Anya Sostek was a GOVERNING correspondentE-mail: firstname.lastname@example.org
In 2002, New Mexico became the first state in the country to allow psychologists to prescribe drugs, a function previously reserved for psychiatrists ["Shrink vs. Shrink," August 2003]. In May, Louisiana became the second state to adopt such a law.
As in New Mexico, lobbying from psychologists and psychiatrists was fierce. Psychologists contend that prescription powers will not only ease shortages of mental health professionals in rural areas but will be more cost-effective for patients and insurance companies. Psychiatrists argue that a medical degree is necessary to fully understand drugs, including dangerous interactions and side effects.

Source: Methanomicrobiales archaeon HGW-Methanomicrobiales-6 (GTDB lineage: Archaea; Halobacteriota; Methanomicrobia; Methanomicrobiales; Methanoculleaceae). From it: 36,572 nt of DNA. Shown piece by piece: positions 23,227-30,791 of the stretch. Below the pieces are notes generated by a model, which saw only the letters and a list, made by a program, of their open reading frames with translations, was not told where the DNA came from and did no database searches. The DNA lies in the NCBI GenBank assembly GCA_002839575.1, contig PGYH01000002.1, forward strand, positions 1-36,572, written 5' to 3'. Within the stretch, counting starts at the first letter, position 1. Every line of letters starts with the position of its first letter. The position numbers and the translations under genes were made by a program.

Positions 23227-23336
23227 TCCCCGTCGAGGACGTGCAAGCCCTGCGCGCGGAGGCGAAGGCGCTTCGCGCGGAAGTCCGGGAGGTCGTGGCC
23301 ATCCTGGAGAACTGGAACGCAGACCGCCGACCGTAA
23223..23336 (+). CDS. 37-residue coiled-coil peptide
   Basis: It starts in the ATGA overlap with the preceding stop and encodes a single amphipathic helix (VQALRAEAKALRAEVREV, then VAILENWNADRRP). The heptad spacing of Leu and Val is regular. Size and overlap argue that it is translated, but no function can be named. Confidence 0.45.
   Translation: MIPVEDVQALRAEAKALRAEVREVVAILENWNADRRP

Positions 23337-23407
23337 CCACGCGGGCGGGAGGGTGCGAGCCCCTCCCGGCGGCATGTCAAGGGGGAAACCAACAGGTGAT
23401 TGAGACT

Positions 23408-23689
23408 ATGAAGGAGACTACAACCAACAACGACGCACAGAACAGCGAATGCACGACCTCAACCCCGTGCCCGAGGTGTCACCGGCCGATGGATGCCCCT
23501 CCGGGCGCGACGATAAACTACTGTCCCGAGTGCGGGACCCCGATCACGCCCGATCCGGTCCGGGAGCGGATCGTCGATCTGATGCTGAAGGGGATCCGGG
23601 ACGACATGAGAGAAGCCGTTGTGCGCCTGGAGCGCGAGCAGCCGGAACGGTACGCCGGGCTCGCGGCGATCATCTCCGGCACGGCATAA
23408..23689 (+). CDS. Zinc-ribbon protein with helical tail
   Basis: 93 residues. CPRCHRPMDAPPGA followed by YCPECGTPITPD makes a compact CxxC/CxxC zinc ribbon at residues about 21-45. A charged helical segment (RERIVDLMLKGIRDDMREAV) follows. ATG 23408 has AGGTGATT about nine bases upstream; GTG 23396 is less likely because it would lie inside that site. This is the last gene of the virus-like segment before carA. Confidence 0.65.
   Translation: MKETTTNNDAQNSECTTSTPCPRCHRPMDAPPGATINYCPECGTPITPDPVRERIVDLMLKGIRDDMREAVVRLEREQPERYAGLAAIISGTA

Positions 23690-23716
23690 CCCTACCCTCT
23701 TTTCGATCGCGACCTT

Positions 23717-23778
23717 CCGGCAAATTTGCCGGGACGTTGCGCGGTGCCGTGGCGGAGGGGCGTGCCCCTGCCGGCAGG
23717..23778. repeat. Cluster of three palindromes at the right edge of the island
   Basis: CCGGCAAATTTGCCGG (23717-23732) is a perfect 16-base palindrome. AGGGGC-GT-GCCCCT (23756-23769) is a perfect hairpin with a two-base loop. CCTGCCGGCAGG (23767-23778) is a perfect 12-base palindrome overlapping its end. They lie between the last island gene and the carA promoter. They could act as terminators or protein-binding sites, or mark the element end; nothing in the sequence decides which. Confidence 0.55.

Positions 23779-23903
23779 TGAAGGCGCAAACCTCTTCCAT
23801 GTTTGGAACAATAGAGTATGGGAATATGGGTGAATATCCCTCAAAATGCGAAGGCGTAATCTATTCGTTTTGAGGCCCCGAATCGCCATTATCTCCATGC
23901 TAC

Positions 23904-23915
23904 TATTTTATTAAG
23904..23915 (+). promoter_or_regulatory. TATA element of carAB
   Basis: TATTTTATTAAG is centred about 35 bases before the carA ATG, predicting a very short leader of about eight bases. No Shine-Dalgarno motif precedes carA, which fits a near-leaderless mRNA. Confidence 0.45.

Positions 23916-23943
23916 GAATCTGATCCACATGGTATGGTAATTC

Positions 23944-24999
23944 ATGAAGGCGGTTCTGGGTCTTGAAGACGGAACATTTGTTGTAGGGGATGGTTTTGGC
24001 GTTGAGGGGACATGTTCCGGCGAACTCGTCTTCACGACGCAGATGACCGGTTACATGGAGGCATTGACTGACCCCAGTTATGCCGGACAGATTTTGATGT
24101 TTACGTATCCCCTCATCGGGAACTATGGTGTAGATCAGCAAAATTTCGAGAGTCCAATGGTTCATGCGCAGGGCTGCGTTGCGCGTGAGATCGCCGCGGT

New Mexico's law, originally intended to take effect this year, has been delayed by licensing requirements. In both New Mexico and Louisiana, psychologists are required to go through additional post- graduate training before they are granted prescription authority. In Louisiana, psychologists are also required to consult the patient's primary care physician before writing a prescription.
The issue of psychologists' prescribing drugs is one of many "scope of practice" debates raging through state legislatures. Other medical groups wishing to expand their current practices include oral surgeons, optometrists, podiatrists, social workers and physical therapists. Eighteen other states have considered legislation allowing psychologists to prescribe drugs.